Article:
Military medals sold for £120,000

Discussion in 'Defence & Strategic Issues' started by A.V., Nov 21, 2009.

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    A set of military medals, including the Distinguished Conduct Medal (DCM) for gallantry, have been sold for £120,000 at auction.


    Captain Melvill K "Taff" Townsend, from Newport, was in the SAS when he was awarded the DCM for his actions while under ambush in the Middle East.

    Also under the hammer were his medals for service in Northern Ireland, Cyprus, and the Falklands campaign.

    The five medals had an estimate of between £40,000 and £60,000.

    A copy of a letter of thanks from the late Princess Diana was also sold.

    The princess sent the former soldier a letter in 1997 thanking him for leading the operation for her security protection during her visit to highlight the problem of landmines in Angola.

    The auction took place at Spink in London on Wednesday.

    A spokesperson for the auctioneers said: "We're very, very pleased. These sort of medals are really worth the money. There's fantastic stories of bravery behind them."

    The auctioneers had said that the most important medal in the set was the DCM for gallantry which is second only to the Victoria Cross.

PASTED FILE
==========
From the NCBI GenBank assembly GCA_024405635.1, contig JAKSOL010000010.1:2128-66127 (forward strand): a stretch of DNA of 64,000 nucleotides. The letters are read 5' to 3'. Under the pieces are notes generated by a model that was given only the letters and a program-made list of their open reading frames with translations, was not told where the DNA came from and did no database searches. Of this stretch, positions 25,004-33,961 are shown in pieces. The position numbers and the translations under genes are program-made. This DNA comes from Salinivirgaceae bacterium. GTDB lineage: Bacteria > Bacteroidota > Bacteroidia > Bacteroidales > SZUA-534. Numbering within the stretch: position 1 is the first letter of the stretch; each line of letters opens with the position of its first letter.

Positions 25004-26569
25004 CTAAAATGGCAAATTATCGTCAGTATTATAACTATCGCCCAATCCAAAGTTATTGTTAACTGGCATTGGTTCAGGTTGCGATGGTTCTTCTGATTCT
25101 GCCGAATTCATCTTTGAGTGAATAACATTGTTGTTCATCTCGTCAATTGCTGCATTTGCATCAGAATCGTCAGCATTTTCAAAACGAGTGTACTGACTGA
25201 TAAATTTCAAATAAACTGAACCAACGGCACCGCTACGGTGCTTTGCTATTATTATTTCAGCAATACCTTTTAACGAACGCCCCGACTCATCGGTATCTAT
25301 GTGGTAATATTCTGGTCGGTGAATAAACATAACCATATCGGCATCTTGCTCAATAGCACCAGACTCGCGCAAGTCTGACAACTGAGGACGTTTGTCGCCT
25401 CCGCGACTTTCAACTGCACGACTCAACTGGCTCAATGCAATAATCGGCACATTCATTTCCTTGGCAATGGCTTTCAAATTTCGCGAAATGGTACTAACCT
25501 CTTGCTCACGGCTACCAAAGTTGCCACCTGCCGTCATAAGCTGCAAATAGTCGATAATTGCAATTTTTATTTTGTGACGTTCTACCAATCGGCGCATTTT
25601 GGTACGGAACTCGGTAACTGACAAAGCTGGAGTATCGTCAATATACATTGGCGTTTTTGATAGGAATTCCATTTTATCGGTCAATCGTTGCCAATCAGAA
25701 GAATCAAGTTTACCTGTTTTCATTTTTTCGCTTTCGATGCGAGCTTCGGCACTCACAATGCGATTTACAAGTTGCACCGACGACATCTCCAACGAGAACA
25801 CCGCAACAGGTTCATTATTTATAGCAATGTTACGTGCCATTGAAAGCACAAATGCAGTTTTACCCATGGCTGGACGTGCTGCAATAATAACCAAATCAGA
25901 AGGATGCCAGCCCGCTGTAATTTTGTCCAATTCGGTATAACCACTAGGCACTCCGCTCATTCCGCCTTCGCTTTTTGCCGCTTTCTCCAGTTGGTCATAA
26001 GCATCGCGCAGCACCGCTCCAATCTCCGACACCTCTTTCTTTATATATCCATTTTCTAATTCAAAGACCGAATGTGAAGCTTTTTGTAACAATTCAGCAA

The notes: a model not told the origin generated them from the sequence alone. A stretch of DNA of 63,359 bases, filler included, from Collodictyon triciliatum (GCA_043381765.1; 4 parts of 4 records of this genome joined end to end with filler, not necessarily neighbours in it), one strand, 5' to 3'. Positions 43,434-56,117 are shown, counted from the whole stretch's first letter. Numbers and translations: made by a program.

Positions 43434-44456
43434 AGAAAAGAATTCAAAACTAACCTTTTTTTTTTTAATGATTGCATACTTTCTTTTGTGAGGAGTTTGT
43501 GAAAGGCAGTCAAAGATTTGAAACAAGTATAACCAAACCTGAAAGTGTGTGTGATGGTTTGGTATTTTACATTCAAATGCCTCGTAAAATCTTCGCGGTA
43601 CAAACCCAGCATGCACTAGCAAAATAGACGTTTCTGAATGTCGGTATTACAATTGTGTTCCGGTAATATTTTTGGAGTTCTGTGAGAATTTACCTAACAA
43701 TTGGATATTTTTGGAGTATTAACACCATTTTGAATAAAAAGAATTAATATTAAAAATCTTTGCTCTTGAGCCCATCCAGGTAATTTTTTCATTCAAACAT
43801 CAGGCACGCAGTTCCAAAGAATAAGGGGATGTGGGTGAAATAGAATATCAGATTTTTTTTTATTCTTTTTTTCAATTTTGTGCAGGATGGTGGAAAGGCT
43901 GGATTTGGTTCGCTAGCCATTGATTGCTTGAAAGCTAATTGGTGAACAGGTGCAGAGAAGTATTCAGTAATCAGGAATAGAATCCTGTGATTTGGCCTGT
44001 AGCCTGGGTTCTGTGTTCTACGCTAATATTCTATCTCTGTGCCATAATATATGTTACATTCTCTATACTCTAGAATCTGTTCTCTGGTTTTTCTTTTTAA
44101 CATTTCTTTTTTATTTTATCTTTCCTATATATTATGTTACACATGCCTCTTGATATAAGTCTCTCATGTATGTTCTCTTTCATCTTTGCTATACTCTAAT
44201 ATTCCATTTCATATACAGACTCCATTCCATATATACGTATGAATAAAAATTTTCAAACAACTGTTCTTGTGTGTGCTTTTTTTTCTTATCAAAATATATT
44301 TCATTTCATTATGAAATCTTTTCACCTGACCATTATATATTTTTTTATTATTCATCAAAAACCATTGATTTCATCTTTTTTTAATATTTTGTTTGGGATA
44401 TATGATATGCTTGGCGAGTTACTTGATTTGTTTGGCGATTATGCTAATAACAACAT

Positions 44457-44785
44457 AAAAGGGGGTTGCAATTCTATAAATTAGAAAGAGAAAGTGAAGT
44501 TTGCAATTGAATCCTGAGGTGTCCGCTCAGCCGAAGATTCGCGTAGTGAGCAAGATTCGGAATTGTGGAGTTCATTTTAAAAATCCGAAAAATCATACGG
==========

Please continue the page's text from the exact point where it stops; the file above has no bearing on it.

The medals were considered more sought after because they had belonged to a former member of the SAS which tended to be "more glamorous and less conventional than general warfare".

    Capt Townsend's DCM was the only one given in the action at Sheeri****ti, Western Dhofar, Oman, in 1975, which added to its value.

    The citation for the award for Captain Townsend, who was then a Lance Corporal in the 22nd Special Air Service Regiment (Royal Corps of Signals), described his bravery and leadership when under heavy enemy fire in an ambush in January 1975.

    Security adviser

    The citation read: "The conduct and courage of this junior NCO throughout this very fierce engagement was magnificent.

    "He undoubtedly saved the lives of many soldiers in the leading company, besides those of the company to which he was attached. It was an inspiring example of the highest gallantry and military ability."

    The Royal Corps of Signals, Captain Townsend's regiment, later commissioned a painting of his DCM action, which hangs in the officers' mess.

    Later in his career, Captain Townsend saw action, again in the SAS, in the Falklands war.

    He went on to work as a security adviser to several companies and embassies.

    It was in this capacity that he conducted the security operation and lead the close protection for Princess Diana on her visit to Angola in January 1997.

    He retired in August this year.

    BBC News - Military medals sold for £120,000
     
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